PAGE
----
HERE IS A PAINTING OF SAINT ANTONY OF EGYPT who is said to have been the first Christian monk or hermit. The new Butlers Lives of the Saints (January 17) says this about Antony:
"Anthony was born to Christian parents around 252 in Corna...in Upper Egypt. His parents were fairly wealthy landowners; they died when he was eighteen or twenty. Around this time he heard the Gospel words, "If you wish to be perfect, go, sell your possessions and give the money to the poor...then come, follow me" (Matt. 19:21). Taking these quite literally, he gave some of the family estates to neighbours, sold the remainder, giving the money to the poor, and became the disciple of a local hermit. Around 273, he retired to an old burial ground, where he stayed for thirteen years. By the time he was thirty-five, this was not hard enough for him, and he moved to an abandoned hill-top fort in the Arabian desert, some three days march from the populous area of the Nile valley. There he stayed for the next twenty years. He is said to have lived in near complete solitude and to have followed a regime of great asceticism (spiritual discipline)."
Holy people who live alone are soon enough discovered and so we have a report of some things Antony said to visitors and followers. Anthony said: I no longer fear but, but I love Him." We don't know where Anthony would have ever learned to be afraid of God. Could his parents have mistakenly taught him that? Or did he pick it up from friends? Or in his earlier years did he do something very wrong that caused him to be afraid of God? At any rate, it's clear he ultimately learned the most important thing: the love of God.
The expression Fear of the Lord then must mean that I would be afraid only of whatever could take me away from God. That I would dread only the loss of God. There are written accounts and paintings of Anthony undergoing horrifying temptations to abandon the love of God.
But what could cause me to lose God? The core teaching of Jesus is found in Matthew's Gospel, chapters 5,6 and 7. Christians should have a look at it now and again. In Matthew 6:19,20 Jesus teaches:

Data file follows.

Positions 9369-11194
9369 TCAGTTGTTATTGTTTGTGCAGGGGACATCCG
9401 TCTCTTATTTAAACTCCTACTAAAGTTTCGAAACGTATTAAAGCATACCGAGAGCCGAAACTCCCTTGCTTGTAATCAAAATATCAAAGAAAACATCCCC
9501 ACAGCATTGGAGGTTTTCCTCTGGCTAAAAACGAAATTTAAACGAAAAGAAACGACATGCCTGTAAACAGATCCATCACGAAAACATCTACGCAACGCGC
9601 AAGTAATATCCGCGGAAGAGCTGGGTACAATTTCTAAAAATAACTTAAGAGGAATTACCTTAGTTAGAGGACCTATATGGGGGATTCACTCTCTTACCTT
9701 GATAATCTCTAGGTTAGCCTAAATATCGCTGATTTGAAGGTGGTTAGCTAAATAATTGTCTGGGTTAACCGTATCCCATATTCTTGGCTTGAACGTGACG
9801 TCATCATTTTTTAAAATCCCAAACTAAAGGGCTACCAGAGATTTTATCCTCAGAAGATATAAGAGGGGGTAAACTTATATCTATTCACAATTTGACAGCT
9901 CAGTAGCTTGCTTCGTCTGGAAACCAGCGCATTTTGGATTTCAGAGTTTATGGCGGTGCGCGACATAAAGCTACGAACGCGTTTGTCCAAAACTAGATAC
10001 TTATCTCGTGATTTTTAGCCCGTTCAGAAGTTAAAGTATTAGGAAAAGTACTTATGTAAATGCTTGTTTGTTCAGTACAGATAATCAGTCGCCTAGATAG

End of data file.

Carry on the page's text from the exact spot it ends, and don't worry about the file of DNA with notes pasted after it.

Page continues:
"Do not store up riches on earth, where moths and rust destroy them, and where thieves break in and steal them, but store up your riches in heaven, where moths and rust cannot destroy them, and where thieves cannot break in and steal them. For wherever your treasure is, your heart will be also."
And again, in Matthew 6:24-34 Jesus says:
"No slave can belong to two masters, for he will either hate one and love the other, or stand by one and make light of the other. You cannot serve God and money. Therefore, I tell you , do not worry about your life, wondering what you will have to eat or drink, or about your body, wondering what you will have to wear. Is not life more important than food, and the body than clothes? Look at the wild birds. They do not sow or reap, or store their food in barns, and yet your heavenly Father feeds them. Are you not of more account than they? But which of you with all his worry can add a single hour to his life? Why should you worry about clothing? See how the wild flowers grow. They do not toil or spin, and yet I tell you , even Solomon in all his splendor was never dressed like one of them. But if God so beautifully dresses the wild grass, which is alive today and is thrown into the furnace tomorrow, will he not much more surely clothe you, you who have so little faith? So do not worry and say, "What shall we have to eat?" or "What shall we have to drink?" or "What shall we have to wear?" For these are all things the heathen are in pursuit of, and your heavenly Father knows well that you need all this. But you must make his kingdom, and uprightness before him, your greatest care, and you will have all these other things besides. So do not worry about tomorrow, for tomorrow will have worries of his own. Let each day be content with his own ills."This is a very difficult teaching for those of us who live in the first world. This is the world which is characterized by shopping. One Trappist monk upon entering one of America's mega-stores said, "It's not the kingdom come but the thingdom come."